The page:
Norway’s deafening silence on Sri Lanka is wrong: Aftenposten

[TamilNet, Thursday, 07 July 2011, 00:24 GMT]
Sri Lanka is in the middle of a power-game played by India, China and the USA. Norway’s interests in Sri Lanka are insignificantly few. There is no reason why Norway should maintain a deafening silence over the need for an international tribunal on the war crimes that took place in the island. The silence is due to a line of thinking in the Norwegian foreign ministry and especially in Mr Erik Solheim, that it would ‘normalise’ Norway’s relationship with Colombo. Rather than being in the driver’s seat in demonstrating how concerned Norway is about human rights, it is wrong on the part of Norway’s government to stand along the roadside with a mouth full of dust, says Kristoffer Rønneberg, a foreign affairs journalist of the prominent newspaper Aftenposten, in a commentary column published on Tuesday.

The Aftenposten journalist, who recently serialised WikiLeaks cables related to the conflict in the island, has been critical of both the Sri Lankan government and the Tamil Tigers in his coverage over the years.

Following are some excerpts from the article, translated into English from Norwegian:


Neither the UN Panel report nor the book, The Cage, by the former UN officer Gordon Weiss have generated that much impact among the vast populations as the one achieved by the gruesome documentary "Sri Lanka's Killing Fields," which was recently shown by the British Channel 4.


The authorities in Colombo say that the criticism against them [on war crimes and crimes against humanity] is a hindrance to the reconciliation process between the Tamils and the Sinhalese. But, this argument is valid, only if they have ever worked themselves on such a process. Instead, they have chosen to militarise the Northern Sri Lanka, where tens of thousands of civilians are yet to gain access to return to their homes.

The Tamil National Alliance is being marginalised [by the government]. The critiques of the regime are forced into silence. Frustration is escalating in that beautiful island.

The Norwegian silence
The Norwegian authorities have chosen to maintain extreme silence over Sri Lanka. However, the Norwegian Foreign Minister was fair enough in answering a question in the Norwegian parliament. The question was initiated by the Right party politician Peter Gitmark this May. At that time, the Norwegian FM, Jonas Gahr Støre, has said that Norway was monitoring the situation carefully, but he was sceptical about the internal investigations of the Sri Lankan government over the alleged war crimes.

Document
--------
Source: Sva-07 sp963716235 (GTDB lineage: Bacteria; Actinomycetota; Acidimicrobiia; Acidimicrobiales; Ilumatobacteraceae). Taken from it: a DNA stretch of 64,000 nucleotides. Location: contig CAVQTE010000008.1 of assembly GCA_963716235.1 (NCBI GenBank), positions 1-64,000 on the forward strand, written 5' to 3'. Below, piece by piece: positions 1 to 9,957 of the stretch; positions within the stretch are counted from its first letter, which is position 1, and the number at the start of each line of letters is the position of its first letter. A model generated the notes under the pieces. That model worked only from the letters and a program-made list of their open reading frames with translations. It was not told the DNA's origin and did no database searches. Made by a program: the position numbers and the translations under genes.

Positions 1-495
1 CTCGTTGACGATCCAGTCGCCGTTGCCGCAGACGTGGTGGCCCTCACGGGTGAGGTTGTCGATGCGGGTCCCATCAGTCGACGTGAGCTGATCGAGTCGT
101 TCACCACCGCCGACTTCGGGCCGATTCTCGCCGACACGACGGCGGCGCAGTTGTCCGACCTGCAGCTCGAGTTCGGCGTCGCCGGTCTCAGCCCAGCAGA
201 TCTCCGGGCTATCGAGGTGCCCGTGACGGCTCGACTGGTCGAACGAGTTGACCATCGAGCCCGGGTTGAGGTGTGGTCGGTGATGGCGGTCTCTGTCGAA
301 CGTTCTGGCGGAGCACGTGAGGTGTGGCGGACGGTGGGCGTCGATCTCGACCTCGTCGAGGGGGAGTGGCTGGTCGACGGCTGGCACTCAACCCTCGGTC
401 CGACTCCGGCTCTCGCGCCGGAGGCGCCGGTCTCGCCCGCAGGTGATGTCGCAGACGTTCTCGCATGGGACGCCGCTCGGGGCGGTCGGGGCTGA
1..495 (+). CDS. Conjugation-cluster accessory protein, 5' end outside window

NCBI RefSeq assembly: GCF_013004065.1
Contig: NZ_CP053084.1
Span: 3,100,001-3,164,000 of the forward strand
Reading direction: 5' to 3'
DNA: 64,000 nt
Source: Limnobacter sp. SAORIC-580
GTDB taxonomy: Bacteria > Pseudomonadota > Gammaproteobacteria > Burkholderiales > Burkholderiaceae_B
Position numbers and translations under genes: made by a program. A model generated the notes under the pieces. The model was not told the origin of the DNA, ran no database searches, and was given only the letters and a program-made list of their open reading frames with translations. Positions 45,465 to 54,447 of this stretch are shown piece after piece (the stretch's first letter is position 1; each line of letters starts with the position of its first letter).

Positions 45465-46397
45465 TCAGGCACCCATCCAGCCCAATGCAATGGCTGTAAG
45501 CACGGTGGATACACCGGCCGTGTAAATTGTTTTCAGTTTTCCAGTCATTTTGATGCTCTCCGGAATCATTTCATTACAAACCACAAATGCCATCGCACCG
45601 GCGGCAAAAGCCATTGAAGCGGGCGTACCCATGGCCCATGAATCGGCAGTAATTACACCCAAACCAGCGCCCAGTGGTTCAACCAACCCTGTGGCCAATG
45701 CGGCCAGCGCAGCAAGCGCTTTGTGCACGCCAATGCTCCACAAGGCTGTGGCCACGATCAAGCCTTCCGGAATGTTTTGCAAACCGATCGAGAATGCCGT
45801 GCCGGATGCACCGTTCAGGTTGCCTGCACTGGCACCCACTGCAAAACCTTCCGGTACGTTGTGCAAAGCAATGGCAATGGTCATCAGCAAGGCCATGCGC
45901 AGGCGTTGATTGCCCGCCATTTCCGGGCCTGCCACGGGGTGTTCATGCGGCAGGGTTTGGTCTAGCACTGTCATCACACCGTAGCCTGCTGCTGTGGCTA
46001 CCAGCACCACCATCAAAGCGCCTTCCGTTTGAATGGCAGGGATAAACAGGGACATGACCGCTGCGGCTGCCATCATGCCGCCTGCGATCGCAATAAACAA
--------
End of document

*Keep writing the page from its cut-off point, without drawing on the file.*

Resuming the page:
The Norwegian FM, well aware of the fact that China and Russia would oppose the move [international investigation] at the power-center of the UN body, also stated: "It is important that the UN Security Council should consciously realise its responsibility."

But, where was the Norwegian reaction after the Channel 4 film? Norwegian diplomats were there when the documentary was screened at the UN Human Rights Council in May, even before its release. But, in contrast to the British and the Americans, Norway didn't react at all.

The Norwegian Foreign Ministry often issues press statements on human rights abuses in countries where Norway has nothing to lose: Iran and Libya are two examples. But, unfortunately, when it comes to Saudi Arabia, China, Russia and other strategically important countries, Victoria Terrasse [the Foreign Ministry] maintains a deafening silence.

Renewed relationship
Norwegian silence over Sri Lanka is caused by the fact that Norway and primarily its Development Minister Erik Solheim are in the middle of a process seeking to "normalise" their relationship with the Colombo government.

A minister from the island is soon expected in Norway and Solheim is aiming to visit the island in the wake of the meeting with the Sri Lankan minister.

Any critical remark against Sri Lanka could harm the [Norwegian] normalisation process [with Sri Lanka]. And dialogue is - as we know - important for this government.

Gordon Weiss describes the mass killings in Sri Lanka as "Srebrenica-moment". There are others who compare it with the Rwandan genocide. Therefore, a UN-appointed special tribunal should be set up to investigate and punish the culprits. If the Sri Lankan government has nothing to hide, they have no reason to fear such an investigation process.

Special tribunal
Norway should spearhead the demand for a special tribunal even if it leads to an outcry in the island. We need to act on the basis of principles. It is difficult to accept arguments that it would cost Norway politically. Our economic interests in the island are insignificantly few.

Sri Lanka is centrally placed in a geopolitical game among India, China and the USA, but that cannot be an excuse for us to ignore the allegations of extreme human rights abuses.

There is no excuse for Norway for not being in the driver's seat of the process [demanding a special tribunal]. It is the way to demonstrate that we are serious in our claim of our nation's concern for human rights. But, we are not in the driver's seat. We are not even in the back seat, but we stand along the roadside with a mouth full of dust. It is wrong.

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